Whitechapel was a neighbourhood in East London, just outside the City. It was located near the harbor and you could smell the dirt of river Tames in the air. Everyone working there lived in rather unhealthy warehouses, if not in factories. Hygiene was very poor in both cases. The luckiest lived in small apartments, sharing the place with another family. The poverty was dreadful.

Whitechapel was rich in breweries, tanneries and slaughterhouses, but the people were so poor that the meat was a luxury good all the same. It was destined to those who worked especially hard. Prostitution and children’s exploitation were both extensive, and so was crime. Two young women such as Lizzie and I were sure to draw the attention upon themselves. Therefore, James’presence was highly recommended. Furthermore, James’ father owned a very important textile factory nearby, so he was accustomed to meeting the working class from there. Many of the people we would meet worked for his father, actually, so they would be working for James, sooner or later.

By then, London was the economic centre of the world. The City was much more important than Paris or New York. Industries were in constant growth. Nevertheless, London was undergoing some massive changes, both under a cultural and an economic point of view, and many were unsatisfied with them.

«James, how are you doing with your rugby, anyway?»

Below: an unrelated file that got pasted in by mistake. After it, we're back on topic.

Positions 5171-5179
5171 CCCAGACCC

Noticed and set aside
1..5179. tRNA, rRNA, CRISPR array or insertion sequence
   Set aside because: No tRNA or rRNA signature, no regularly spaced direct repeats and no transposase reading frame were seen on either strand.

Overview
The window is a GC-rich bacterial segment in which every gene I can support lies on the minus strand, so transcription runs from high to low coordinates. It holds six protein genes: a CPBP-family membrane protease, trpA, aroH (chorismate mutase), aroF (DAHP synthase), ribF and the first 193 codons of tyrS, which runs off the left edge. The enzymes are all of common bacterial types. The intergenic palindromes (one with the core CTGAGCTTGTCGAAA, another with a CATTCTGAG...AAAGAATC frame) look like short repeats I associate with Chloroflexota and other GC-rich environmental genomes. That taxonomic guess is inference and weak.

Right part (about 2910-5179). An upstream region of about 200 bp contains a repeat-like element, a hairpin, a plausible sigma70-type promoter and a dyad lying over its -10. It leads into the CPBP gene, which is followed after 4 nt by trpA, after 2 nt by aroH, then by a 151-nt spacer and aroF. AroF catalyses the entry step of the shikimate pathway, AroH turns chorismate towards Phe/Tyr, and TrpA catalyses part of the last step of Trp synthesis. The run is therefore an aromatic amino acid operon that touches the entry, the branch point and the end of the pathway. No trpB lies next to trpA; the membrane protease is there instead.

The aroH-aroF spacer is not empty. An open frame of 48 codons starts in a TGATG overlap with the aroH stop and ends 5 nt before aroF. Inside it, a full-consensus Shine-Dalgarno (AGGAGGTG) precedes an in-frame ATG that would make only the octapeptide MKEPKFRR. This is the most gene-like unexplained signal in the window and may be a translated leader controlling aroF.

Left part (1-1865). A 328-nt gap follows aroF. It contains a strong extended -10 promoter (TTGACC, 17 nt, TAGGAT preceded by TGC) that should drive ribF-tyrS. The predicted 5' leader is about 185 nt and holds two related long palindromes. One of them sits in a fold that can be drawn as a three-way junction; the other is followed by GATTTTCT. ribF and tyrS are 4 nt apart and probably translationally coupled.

«Oh Lizzie, I like it so much more than football. Don’t you think it is much funnier?»

«I don’t know James. I can’t see myself rolling in the mud, possibly injured. Don’t you think you could get injured?»

«Not really. We have rules, you know? Vicious behaviour is strictly forbidden. You could come and see us, Claire... what about next Sunday?»

Lizzie looked at me in her I-told-you-so way. She had asked the question, but I had been invited to come and see them.

«Maybe, I don’t know. Any cute guy to be seen over there? They must be in really good shape. It could turn out to be a sexy show. Why not?» I don’t know why I said that, maybe I wanted to spy on James’ reaction and see if Lizzie was right.

«Claire, what are you talking about? You never cared a bit about guys and now you’re interested in a “sexy show”?»

He had blushed. He was pale-skinned, so the red on his face was really striking. He must have been seriously angry, because I had never seen him like that. I repented at once. I also thought that maybe Lizzie was right. I felt happy about that.

By then, I was determined to see to what extent James liked me, so I looked at him pretending to be perfectly naïve and sorry.

«I’m so sorry, James. I didn’t mean to offend you. It’s just that it is such a violent physical activity. I was worried for you».